I always enjoy letting you know about opportunities to deepen and broaden your writing experiences and, again this month we bring you some great possibilities. I encourage you to try at least one!
The first article in this newsletter is about finding your way to your own brand of happiness through journal writing. (Happiness through writing–great concept, isn’t it?) The second article suggests a very practical and valuable writing tip.
I’d like to invite you to join an upcoming online class or an individual e-study course. You’ll find that your writing will develop in new ways when you participate in these events.
Sign up for the e-study Emotional Balance Clinic. When we write in journals to express our full emotions, does it help–or are we going in circles and digging a deeper rut? Here’s the answer that few people know: It all depends on how you write about your emotions. There’s an art and a science to writing to BALANCE your emotions and then to effectively carry the new perspectives into your everyday lives.
Psychologist and author Beth Jacobs, PhD has created especially for us, an e-study course with a structured, practical set of materials–both based in science and based on her decades of clinical experience–to help you balance your emotions.
Whether your emotions feel out of control or if you are barely aware of them–and everything in between–you’ll learn and experience how writing helps with emotional issues. If you would you like more information about journal writing and emotions, read an interview that I did with Beth by clicking: No cost, just great information.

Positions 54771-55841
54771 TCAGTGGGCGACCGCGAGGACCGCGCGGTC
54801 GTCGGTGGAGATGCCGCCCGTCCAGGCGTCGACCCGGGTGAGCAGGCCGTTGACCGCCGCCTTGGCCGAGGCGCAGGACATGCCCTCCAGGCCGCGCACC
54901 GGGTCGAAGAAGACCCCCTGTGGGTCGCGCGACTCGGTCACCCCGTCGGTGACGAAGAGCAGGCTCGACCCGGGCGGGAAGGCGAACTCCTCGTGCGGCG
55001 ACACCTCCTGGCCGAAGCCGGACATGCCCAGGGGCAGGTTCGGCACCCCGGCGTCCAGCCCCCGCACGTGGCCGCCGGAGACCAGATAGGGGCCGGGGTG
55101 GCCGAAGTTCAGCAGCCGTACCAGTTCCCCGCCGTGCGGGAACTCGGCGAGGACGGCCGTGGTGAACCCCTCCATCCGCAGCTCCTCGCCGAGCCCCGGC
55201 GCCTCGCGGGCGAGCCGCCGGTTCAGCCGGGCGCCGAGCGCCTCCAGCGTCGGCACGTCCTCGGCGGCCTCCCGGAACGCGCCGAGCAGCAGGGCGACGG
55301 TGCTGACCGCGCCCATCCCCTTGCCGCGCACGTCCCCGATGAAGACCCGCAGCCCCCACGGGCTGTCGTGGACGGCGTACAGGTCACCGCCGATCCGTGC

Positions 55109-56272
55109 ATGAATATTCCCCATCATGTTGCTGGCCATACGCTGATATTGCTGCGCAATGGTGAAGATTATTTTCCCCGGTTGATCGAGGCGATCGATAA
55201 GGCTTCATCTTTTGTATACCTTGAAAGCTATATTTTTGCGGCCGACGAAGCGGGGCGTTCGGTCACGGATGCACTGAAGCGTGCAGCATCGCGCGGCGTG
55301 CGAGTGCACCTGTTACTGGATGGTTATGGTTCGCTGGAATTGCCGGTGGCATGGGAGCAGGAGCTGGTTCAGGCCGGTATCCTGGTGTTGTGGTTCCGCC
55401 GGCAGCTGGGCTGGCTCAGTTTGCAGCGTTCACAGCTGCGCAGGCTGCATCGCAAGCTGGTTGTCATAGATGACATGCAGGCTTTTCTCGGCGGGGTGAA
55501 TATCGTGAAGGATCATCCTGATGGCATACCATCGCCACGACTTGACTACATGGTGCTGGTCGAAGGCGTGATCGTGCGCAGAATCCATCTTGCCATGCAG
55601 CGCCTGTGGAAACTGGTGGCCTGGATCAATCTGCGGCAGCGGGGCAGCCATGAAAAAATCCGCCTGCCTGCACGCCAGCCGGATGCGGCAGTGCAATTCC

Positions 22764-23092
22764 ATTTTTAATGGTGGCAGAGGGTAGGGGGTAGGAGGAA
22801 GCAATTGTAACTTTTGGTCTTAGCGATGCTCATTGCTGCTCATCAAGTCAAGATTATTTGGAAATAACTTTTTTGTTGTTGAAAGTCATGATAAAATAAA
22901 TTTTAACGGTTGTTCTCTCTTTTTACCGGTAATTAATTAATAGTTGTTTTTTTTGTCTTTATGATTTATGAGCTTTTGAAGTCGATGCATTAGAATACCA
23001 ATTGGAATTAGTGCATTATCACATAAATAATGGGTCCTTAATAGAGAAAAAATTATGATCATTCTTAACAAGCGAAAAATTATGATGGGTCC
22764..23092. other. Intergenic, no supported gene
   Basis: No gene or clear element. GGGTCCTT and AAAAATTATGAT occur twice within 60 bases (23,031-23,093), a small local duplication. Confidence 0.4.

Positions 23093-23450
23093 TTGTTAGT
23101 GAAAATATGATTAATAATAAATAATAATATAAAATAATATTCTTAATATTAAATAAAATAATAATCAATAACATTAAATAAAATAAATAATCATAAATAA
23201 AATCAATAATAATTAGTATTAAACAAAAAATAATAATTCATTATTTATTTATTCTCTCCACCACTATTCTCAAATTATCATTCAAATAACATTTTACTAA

Enjoy the articles below and I encourage you to try one of these activities that will broaden and deepen your writing.
Write your story. Change your life!
Have questions? Email firstname.lastname@example.org; or, call 877-456-8762; or, go to the LifeJournal Support page.
PS Yes, our tried and true LifeJournal for Windows is still available to buy and to try, as well as our newer release, LifeJournal Online. You can try it before you buy it!
PPS If you have gmail, there is a new format with tabs which separates your email into primary, social and promotions. If you want to find future LifeJournal newsletters more quickly, you may want to click and drag this email into your “primary” tab.
By Ruth Folit
When we’re honest with ourselves we understand that dealing with dilemmas, sticky situations, or problems are a way of life for everyone. No, my dear, there is no Mary Poppins where when we snap our fingers things happen in a split second, with an outcome exactly the way we want it.